Perhaps the deepest need people have is for a sense of control. From an evolutionary standpoint, if we are in control of our environment, then we have a far better chance of survival. We strive to control our basic Maslowian physiological needs for food, health and shelter. Being ill or the threat of homelessness often evokes a terrible sense of being out of control.
The need for control is for a sense or feeling of control, not just simply for control. When we feel out of control, we (actually, our egos) experience a powerful and uncomfortable tension between the need for control and the inadequate evidence of control. This tension is about holding and working the opposites of chaos and rigidity. When we want to gain some control we become more rigid. And, when we allow more chaos or uncertainty, we give away some of the control.
Besides the need for control over basic conditions, we also desire control over a sense of certainty, the completion of outstanding things (so we don’t have to worry about them), an understanding of how things work, being able to predict what will happen, and feeling that people and situations are consistent.
We tend to attribute control in our lives either internally (“I have control.”) or externally (“Others control my life.”). People with an internal locus of control are more proactive and self-motivated. They believe that they have some sense of control over and are responsibility for what happens in their lives, leading to a feeling of self-efficacy and inner authority.
The sense of control is closely related to power. Having power means having a sense of control, having choices and having the ability to influence our environment and others. It is important to respectfully assert our power in order to get our wants and needs met.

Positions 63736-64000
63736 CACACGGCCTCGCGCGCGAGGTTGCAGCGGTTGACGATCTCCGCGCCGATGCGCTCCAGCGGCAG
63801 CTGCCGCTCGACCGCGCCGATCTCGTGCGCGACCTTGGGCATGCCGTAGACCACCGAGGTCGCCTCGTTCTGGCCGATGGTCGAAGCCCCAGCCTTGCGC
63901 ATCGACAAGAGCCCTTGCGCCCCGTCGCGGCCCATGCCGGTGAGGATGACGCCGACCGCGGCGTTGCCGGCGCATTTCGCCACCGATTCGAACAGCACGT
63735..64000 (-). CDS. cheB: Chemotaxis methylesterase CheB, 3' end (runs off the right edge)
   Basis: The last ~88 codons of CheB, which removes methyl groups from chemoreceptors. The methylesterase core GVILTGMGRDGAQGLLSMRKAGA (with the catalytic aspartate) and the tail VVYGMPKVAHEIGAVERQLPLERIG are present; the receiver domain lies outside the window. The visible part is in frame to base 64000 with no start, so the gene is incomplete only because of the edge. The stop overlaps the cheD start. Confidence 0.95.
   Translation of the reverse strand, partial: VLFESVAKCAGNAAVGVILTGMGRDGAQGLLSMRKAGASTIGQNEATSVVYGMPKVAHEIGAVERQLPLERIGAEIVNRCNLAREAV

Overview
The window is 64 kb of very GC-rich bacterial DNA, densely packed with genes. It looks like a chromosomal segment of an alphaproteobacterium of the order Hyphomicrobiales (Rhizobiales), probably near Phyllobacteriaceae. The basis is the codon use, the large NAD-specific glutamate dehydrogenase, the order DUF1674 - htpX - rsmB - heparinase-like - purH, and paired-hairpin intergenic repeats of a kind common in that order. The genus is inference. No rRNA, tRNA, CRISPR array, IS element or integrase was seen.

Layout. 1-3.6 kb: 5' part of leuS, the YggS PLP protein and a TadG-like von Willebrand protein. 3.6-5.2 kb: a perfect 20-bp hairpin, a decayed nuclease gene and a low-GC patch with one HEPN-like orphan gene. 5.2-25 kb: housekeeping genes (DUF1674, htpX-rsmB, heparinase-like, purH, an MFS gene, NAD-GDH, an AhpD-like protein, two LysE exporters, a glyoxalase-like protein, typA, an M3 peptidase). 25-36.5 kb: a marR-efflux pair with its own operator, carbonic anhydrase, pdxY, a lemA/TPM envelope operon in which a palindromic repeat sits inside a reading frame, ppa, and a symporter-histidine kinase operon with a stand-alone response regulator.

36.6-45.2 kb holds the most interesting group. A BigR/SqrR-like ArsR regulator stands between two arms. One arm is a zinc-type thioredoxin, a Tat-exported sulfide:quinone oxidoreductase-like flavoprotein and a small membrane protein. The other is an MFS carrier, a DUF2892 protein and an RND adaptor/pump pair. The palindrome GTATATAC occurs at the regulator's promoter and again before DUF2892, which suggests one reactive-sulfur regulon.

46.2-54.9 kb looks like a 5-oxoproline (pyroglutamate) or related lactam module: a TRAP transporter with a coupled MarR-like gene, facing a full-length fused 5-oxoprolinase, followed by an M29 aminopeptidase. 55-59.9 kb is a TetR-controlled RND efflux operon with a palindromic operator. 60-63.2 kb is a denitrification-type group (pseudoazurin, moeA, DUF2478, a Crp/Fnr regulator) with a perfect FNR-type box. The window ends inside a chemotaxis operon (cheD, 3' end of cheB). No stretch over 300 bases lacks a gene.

However, this sense of control can take an omnipotent form in that we may feel responsible for everything and everybody. We may feel that everyone depends upon us and that we are responsible for other’s happiness. We may feel guilty if any neglect on our part may cause others any distress.
People with an external locus of control actively seek parent or authority figures (e.g., partners, employers, friends, experts) who will provide a sense of control in one or more areas of their lives. This leads to passivity, helplessness, powerlessness, even victimization, and a belief in fate or luck. With this perception comes frustration with life, a fear of change, an inability to move forward, and difficulty in making decisions. Are we still blaming our parents, bosses or others for our situation?
Internalizing a locus of control is part of the process of growing up and is achieved by recognizing and embracing our inner authority. One step in internalizing is accepting that life ‘is-what-it-is’ through the act of surrendering.